The procedure took a couple of hours, including preparation and recovery time. Performed safely in a medical office, PRP therapy is touted as an effective counter to pain relief.  And indeed this manner of treatment provides temporary pain relief  without the risks of surgery, general anesthesia, or hospital stays and without a prolonged recovery; most people return to their jobs or usual activities right after the procedure. However, PRP did nothing to alleviate my problems with IPF. Still, I did not give up. I continued to search for a solution that would work for me. Stem cell transplant may be that solution, but I find that I must wait for medical insurance to catch up with science.

In the meantime—and the in-between times—my doctor put me on oxygen therapy.  It had been three years since my original diagnosis. I had made it past the “three years and you are dead” prognosis. And I began to look to literature for comfort and rediscovered Frida Kahlo.

Kahlo died in the summer of 1954 of a pulmonary embolism, but it is her life that fascinates me. As a teenager, she suffered an accident on September 17, 1925.  She had spent the day shopping in Mexico City and was returning home when the bus she was in collided with a trolley.  This moment transformed her life forever. Kahlo was only 18.

Kahlo's condition after the accident was so severe that doctors did not believe she would survive.  They thought she would die on the operating table. Her spinal column was broken in three places in the lumbar region. Her collar bone was broken along with her third and fourth ribs. Her right leg had eleven fractures, and her right foot was dislocated and crushed. Her left shoulder was out of joint; her pelvis broken in three places. The steel handrail from the bus produced a deep abdominal wound, which entered through the left hip and exited through the genitals. She convalesced for two years, but she would never fully recover.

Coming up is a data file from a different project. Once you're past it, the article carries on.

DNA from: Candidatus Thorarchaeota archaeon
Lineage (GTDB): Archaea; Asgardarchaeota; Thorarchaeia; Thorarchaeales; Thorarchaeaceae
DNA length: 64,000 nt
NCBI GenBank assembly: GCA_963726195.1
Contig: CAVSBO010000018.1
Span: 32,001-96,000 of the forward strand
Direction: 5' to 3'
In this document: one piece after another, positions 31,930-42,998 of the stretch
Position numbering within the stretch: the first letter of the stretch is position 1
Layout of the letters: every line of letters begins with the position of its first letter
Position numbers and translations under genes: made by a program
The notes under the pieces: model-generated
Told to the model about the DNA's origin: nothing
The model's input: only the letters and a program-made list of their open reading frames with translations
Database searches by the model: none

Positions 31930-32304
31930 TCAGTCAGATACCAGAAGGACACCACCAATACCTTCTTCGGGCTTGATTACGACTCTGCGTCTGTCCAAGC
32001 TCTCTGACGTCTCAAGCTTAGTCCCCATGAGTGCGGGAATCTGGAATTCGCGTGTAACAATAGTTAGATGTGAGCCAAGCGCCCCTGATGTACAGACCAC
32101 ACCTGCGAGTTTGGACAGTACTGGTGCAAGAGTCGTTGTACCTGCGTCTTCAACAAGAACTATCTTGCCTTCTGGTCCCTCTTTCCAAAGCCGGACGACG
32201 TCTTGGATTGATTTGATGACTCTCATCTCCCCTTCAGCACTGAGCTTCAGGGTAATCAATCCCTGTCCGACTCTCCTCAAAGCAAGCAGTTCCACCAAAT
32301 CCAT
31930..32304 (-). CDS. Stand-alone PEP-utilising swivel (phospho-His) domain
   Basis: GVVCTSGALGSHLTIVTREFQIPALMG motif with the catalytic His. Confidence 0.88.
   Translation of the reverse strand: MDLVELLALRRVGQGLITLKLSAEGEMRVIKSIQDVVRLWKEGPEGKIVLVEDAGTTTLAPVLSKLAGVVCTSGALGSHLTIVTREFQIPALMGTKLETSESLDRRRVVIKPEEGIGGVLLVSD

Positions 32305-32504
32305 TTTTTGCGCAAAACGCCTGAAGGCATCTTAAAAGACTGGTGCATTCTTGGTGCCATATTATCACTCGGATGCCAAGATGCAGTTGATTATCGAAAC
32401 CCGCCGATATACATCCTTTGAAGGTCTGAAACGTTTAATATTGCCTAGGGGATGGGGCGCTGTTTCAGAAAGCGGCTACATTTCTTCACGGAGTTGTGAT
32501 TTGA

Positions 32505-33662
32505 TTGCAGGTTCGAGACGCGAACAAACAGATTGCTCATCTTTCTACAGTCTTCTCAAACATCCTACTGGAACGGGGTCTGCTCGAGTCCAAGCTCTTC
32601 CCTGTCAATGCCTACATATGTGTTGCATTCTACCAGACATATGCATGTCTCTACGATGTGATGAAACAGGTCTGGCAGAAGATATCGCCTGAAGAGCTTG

Kahlo’s diseased body, her broken body, kept her tethered to her bed, to a small space within her mother’s home, where she lacked the freedom or dexterity to move about. With IPF and my need for oxygen 24 hours a day, 7 days a week, I too am tethered to my home. I cannot use the portable air tanks that emit pulsed air and can be recharged through a car’s cigarette lighter and last almost indefinitely. Instead, I must use the gas tanks that stand about the height of a three-year-old, weigh about seven pounds, cannot be recharged, and are only good for three hours. Movie theatres and grocery stores are out of the question. I order groceries online, and my daughter taught me about streaming movies so that although I may be a bit late in seeing the most recent offerings, I do get an opportunity to view them.  

While she was confined to bed Kahlo began to paint, using a small lap easel her mother bought for her. She had a mirror hung overhead in the canopy of her bed so she could use her reflection as a beginning subject for self portraits.  I keep a six-foot mirror propped against the back wall of my bedroom so that I can see who enters the front door. My floor is littered with books and papers that I have begun or nearly finished. Many nights my laptop sleeps with me.  Thanks to my renewed relationship with Kahlo  my poetry has become more assertive, less afraid, less timid.  I recently finished three poems for an anthology that the editors called “exceptionally powerful.”

I do not think I could have dealt with IPF at age 18, when Kahlo was struck with her debilitating injuries. Her dedication to her art inspires me. And eventually, I will figure out a way to go dancing with one of these tanks.